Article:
From Kathmandu, fly to Lukla on Yeti Airways (from $100 one way; yetiairways.com).
Permit Pick up a TIMS independent trekking permit ($10/person; taan.org.np) in Kathmandu.
Season Autumn boasts the clearest skies, but highest traffic. April has slightly fewer crowds, and blooming flowers.
Itinerary Many hikers go counterclockwise, since the route climbs more gradually in that direction. Go against the grain. Just take your time to get to Thame—the trip unfolds better, with more spectacular views, going east. Ideally, budget a full month to give yourself time for side trips, weather delays, and sick days.
Teahouses Expect to pay up to $6 per night for a double room, and $3-$8 for meals.
Island Peak $400 permit (and guide/gear) available in Chukkung. Get almost as high—no fee or climbing skill required—by scrambling to the top of Chukkung Tse, a 19,282-foot hill above town.
Map Get the Schneider 1:50,000 series Khumbu Himal in Namche Bazaar.
GuidebookTrekking in the Everest Region, by Jamie McGuinness, 5th edition ($16).
Porter/guide Most of the eager guides crowding arrivals at the Lukla airport are competent, but get a personal recommendation from your hotel operator (ask for Dawa Sherpa from Bhojpur!). Expect to pay $20 a day, plus a 20-percent tip.
The Three Passes trek is the grand tour of the Everest region, a three- to four-week circuit that hits the highlights on every backpacker’s checklist—Everest Base Camp, Ama Dablam, Buddhist monasteries, stone villages, yak trains, prayer wheels, and swaying suspension bridges festooned with prayer flags—but also loops well away from the usual trade routes, so you get the iconic sights as well as quiet villages and remote backcountry few trekkers see.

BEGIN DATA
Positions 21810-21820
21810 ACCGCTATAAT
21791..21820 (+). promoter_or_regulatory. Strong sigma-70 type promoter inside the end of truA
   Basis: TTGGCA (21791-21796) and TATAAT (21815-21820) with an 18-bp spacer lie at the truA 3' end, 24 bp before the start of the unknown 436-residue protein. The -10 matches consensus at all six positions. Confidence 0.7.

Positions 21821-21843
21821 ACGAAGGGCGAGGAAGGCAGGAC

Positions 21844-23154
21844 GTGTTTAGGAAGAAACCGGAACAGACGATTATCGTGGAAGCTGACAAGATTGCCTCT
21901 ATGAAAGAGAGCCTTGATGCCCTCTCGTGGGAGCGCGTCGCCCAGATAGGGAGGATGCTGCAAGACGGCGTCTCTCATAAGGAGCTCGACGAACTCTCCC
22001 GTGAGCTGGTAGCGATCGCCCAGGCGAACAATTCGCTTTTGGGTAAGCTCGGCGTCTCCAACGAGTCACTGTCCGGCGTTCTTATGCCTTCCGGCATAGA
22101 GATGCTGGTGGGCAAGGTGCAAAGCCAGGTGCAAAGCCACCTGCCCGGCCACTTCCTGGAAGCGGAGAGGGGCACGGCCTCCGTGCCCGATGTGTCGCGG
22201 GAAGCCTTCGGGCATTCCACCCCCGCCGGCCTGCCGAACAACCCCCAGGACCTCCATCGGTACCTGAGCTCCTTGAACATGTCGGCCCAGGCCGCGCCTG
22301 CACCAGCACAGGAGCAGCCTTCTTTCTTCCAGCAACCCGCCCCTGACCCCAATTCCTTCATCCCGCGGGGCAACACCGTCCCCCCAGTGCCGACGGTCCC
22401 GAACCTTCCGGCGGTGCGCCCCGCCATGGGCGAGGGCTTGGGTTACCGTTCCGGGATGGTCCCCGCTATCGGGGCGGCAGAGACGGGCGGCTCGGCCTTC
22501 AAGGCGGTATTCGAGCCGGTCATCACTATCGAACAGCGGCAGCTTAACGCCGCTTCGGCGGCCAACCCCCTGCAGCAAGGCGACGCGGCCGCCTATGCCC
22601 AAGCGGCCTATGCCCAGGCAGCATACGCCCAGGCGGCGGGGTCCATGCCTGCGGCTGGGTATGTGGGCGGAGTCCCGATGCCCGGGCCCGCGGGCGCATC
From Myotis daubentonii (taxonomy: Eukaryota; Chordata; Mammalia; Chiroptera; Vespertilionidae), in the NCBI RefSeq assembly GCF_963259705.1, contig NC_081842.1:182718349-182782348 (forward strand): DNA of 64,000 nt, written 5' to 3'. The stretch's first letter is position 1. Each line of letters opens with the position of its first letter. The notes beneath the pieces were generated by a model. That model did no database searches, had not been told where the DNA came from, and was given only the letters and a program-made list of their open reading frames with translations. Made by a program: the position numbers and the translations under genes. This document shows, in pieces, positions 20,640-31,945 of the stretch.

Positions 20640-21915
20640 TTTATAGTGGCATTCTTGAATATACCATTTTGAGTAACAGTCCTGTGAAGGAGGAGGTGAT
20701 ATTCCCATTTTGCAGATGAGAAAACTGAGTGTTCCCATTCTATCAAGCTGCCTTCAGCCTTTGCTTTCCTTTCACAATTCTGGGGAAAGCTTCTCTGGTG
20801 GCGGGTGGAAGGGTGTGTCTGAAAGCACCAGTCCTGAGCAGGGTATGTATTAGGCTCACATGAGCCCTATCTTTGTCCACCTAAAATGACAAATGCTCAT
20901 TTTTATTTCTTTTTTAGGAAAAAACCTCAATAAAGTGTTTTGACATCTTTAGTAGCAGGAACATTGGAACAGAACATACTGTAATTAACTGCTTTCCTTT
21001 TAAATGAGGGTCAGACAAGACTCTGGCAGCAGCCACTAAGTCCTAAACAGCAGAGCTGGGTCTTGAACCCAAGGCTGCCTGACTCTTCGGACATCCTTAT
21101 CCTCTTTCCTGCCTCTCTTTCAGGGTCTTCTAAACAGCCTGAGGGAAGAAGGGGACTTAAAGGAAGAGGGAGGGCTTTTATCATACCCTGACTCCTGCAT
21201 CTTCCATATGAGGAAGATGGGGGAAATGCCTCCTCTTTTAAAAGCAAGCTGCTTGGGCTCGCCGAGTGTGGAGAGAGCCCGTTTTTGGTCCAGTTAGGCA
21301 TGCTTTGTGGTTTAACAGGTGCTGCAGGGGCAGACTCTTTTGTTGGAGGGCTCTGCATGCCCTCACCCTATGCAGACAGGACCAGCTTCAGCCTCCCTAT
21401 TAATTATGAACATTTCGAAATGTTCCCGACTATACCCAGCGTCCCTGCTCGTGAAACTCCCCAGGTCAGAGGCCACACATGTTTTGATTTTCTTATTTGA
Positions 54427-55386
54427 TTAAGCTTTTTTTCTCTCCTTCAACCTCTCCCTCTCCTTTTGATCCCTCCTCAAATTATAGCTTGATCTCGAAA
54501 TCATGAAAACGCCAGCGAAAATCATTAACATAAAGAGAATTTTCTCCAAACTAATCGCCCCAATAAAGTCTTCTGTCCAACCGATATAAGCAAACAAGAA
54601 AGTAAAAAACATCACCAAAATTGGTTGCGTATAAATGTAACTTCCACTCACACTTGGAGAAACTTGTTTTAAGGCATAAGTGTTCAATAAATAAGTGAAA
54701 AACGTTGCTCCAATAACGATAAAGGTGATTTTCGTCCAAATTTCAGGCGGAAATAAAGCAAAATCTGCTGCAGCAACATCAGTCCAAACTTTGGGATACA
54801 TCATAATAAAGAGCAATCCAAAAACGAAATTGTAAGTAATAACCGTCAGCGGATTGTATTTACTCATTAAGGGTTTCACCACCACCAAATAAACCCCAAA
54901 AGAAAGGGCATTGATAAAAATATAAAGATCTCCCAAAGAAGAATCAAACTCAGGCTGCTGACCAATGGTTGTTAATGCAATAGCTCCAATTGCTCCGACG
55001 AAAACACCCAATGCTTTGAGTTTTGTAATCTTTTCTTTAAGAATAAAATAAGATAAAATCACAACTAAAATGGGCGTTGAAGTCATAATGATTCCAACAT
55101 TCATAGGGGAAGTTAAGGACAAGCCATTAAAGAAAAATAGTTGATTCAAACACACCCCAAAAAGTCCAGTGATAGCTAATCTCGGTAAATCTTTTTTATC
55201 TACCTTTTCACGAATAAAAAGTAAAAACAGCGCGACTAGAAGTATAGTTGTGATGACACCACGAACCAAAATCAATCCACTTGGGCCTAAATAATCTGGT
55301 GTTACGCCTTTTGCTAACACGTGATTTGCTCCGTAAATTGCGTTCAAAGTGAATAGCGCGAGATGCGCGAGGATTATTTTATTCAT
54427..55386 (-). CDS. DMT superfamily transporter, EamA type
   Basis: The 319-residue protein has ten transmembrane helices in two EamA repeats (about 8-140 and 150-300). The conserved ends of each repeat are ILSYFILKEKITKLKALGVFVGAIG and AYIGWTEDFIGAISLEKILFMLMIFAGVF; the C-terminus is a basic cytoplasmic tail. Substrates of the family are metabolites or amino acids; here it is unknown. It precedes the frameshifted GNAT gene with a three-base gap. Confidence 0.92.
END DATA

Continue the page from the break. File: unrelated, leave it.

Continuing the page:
The 80-mile journey starts at Lukla, just like the main route to Everest, but after three days the trail breaks away, crossing over three big passes—Renjo La, Cho La, and Kongma La—each more than 17,000 feet high. In between, you trek up the four main valleys below Everest, Cho Oyu, Lhotse, and other giants along the Chinese border. Every few miles, the route passes villages where you can usually get a cheap bed and a steaming plate of fried noodles or dumplings. But the trails going over the passes between the valleys are steep, high, and wild.
For Leah and I, seeing the Himalayas up close was at the top of both of our life-lists. We finally quit postponing it, cashed in a decade of frequent-flier miles, and began planning a DIY trip. We’re both experienced backpackers and travelers, and I’d done enough research to feel confident about going without a guide. The idea of having a third wheel tagging along for a month, toting our stuff like some kind of mountain bellhop, seemed absurd. Plus, we’re both fascinated by Tibetan Buddhism, and we wanted to see how isolation and the tight-knit culture of the Sherpas had helped preserve ancient traditions. We felt we’d have the best shot of crossing the cultural divide as independent travelers.
But in the final week before the trip, we faced a minor travel catastrophe. Leah had an old, painful knee condition suddenly flare up, and was limping around the house even without a 35-pound pack on her back. It was clear we’d need some help after all.
Which is how I make the acquaintance, reluctantly, of Dawa Sherpa, a 24-year-old porter (and default guide), on day one. When he shows up at our lodge in Lukla, he doesn’t look like much of a guide. He’s wearing a threadbare white cotton T-shirt, a UV-bleached head wrap, and an old nylon jacket that looks like it has spent a few years on a highway median in Los Angeles. For the month we’ll spend on the trail, Dawa packs all of his things—two pairs of thin cotton dress socks, a knock-off Millet jacket, 80s-era ski gloves, and a battered Thermos—in an ancient schoolboy’s backpack re-stitched at every seam.
Our plan is to hike a loop with some 30,000 feet of climbing over about 130 miles, with all the side trips factored in. Dawa looks like he’s ready for a day of gardening.